Immaculata News

When Jeffrey Powell-Young ’20 traveled from his hometown of Silver Spring, Md. to visit Immaculata’s campus, his tour guide told him about the close-knit campus community and the way his professors would know him by name and genuinely care about him and his education. He didn’t doubt the tour guide’s word, but Powell-Young soon learned for himself how true that was. “The biggest pro to going to Immaculata is the teachers here, how they look out for you,” he says. “They work with you, and then they’re also open to talking after class. You don’t see that at a lot of schools.”

When he was struggling to learn how to use Microsoft Excel, an essential skill for his human resources management major, he asked his business and finance professor, Charlene Fitzwater, Ph.D., for help. She met with him after class for a few weeks until he understood how to create functions and formulas.

Powell-Young played four years of basketball at James Hubert Blake High School and wanted to continue playing in college. IU Coach Jayson Hyman ’09 has helped Powell-Young develop his communication skills to excel not just in basketball, but in any area of life that involves teamwork. “His emphasis on attention to detail is something that I will carry with me beyond my years of basketball,” Powell-Young says of his coach. “It is important that all five people on the floor are communicating effectively so the team is on the same page.” Just as Hyman has helped him grow as a player, Powell-Young wants to use his human resources degree to help employees grow and improve their performance.

Off the court, Powell-Young is helping to improve the academic and athletic performance of under-resourced middle school students from St. James School in west Philadelphia. He leads a team working with those students as part of Immaculata’s chapter of Enactus, an international business organization. Last year, the team visited St. James students to help with their homework, practice basketball drills and talk about what kind of jobs they want when they grow up.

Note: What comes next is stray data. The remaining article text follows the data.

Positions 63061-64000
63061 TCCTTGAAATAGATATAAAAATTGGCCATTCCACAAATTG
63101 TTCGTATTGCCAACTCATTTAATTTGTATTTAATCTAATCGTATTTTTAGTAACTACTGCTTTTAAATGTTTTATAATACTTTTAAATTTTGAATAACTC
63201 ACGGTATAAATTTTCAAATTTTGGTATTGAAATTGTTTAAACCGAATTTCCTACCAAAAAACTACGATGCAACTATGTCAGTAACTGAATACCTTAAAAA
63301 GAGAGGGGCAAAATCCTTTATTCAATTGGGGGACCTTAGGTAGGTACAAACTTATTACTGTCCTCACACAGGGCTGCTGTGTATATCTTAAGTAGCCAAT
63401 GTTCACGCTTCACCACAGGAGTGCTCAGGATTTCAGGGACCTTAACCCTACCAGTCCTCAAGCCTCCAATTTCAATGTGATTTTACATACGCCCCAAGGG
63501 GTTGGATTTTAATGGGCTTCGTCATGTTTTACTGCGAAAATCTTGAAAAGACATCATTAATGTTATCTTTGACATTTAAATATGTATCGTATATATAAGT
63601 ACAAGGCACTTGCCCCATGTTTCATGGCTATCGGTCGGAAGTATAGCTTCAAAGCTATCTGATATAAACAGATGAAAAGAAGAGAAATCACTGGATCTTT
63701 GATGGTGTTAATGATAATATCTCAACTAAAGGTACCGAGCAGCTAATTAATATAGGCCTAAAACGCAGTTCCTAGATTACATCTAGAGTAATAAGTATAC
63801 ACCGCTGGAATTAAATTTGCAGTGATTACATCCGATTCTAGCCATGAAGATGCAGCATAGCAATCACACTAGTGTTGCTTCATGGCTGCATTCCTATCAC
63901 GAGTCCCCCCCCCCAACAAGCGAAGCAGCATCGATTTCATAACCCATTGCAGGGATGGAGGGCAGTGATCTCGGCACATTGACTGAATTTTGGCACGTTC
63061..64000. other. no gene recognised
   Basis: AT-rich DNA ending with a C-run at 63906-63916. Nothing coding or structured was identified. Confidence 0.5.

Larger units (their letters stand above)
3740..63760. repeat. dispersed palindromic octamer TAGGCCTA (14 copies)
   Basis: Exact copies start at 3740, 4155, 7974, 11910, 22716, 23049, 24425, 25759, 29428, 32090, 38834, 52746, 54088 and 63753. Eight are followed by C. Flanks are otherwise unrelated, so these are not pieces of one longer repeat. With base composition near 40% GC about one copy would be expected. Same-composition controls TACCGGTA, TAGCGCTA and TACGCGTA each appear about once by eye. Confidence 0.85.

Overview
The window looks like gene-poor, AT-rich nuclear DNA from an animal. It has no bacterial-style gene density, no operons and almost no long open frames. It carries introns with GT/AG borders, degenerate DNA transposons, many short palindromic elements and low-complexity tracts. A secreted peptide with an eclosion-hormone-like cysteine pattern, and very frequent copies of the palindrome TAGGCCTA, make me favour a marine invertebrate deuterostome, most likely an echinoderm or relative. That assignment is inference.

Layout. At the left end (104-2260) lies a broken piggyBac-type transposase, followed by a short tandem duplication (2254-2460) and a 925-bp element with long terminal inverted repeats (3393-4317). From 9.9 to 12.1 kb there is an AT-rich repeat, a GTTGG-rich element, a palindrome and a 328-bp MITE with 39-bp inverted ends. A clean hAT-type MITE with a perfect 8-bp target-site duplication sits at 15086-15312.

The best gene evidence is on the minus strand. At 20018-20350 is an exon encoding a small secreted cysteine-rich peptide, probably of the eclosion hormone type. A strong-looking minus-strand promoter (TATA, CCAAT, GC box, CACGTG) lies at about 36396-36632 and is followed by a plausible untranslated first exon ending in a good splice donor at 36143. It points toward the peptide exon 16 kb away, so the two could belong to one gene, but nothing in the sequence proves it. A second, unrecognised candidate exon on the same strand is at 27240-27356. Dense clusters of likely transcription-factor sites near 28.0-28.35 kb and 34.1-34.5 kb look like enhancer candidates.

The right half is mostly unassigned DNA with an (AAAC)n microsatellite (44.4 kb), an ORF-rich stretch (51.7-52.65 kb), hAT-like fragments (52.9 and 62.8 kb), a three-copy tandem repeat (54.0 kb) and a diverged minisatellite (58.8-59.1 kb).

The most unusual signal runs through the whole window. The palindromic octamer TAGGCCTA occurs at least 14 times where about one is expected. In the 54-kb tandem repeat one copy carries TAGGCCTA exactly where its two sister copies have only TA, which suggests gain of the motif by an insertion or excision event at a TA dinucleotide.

Powell-Young and his team also paid for a bus to bring a small group of St. James students to tour Immaculata and attend a men’s basketball game. In a follow-up survey, all of the St. James students said they were more likely to go to college after visiting IU. “It was a really big success for us,” Powell-Young said.

“Jeff shares his enthusiasm and positive approach to move projects forward,” says Fitzwater, referencing what she called his “here’s what we need to do—we can do this” style of engaging with his team. “He successfully guided the progress and kept team members engaged with the overall goals in mind.”

Fitzwater adds that the leadership qualities she has observed in Powell-Young will serve him well in the human resources profession. He listens to opposing views, promotes strong group dynamics, defuses tough situations and puts people at ease. She wrote him a recommendation for a summer internship in human resources that he found at the Council on Foundations.

“They looked at me like a regular employee,” not just an intern, Powell-Young said. He created some behavioral policies and meeting procedures, made sure taxes and benefits were logged, and even helped recruit a new chief operating officer by asking questions in the interview about the candidate’s vision for the company. “It was kind of uncomfortable, but that’s good!” he says, grinning. “Every step in this internship actually meant something for the company.”

In his future job, “I want to be in that type of environment, where there’s a lot of open discussion, there’s a lot of people just working with everybody, good chemistry in the office,” he says. “Those things matter a lot. And being able to have a direct impact on what the company does.”

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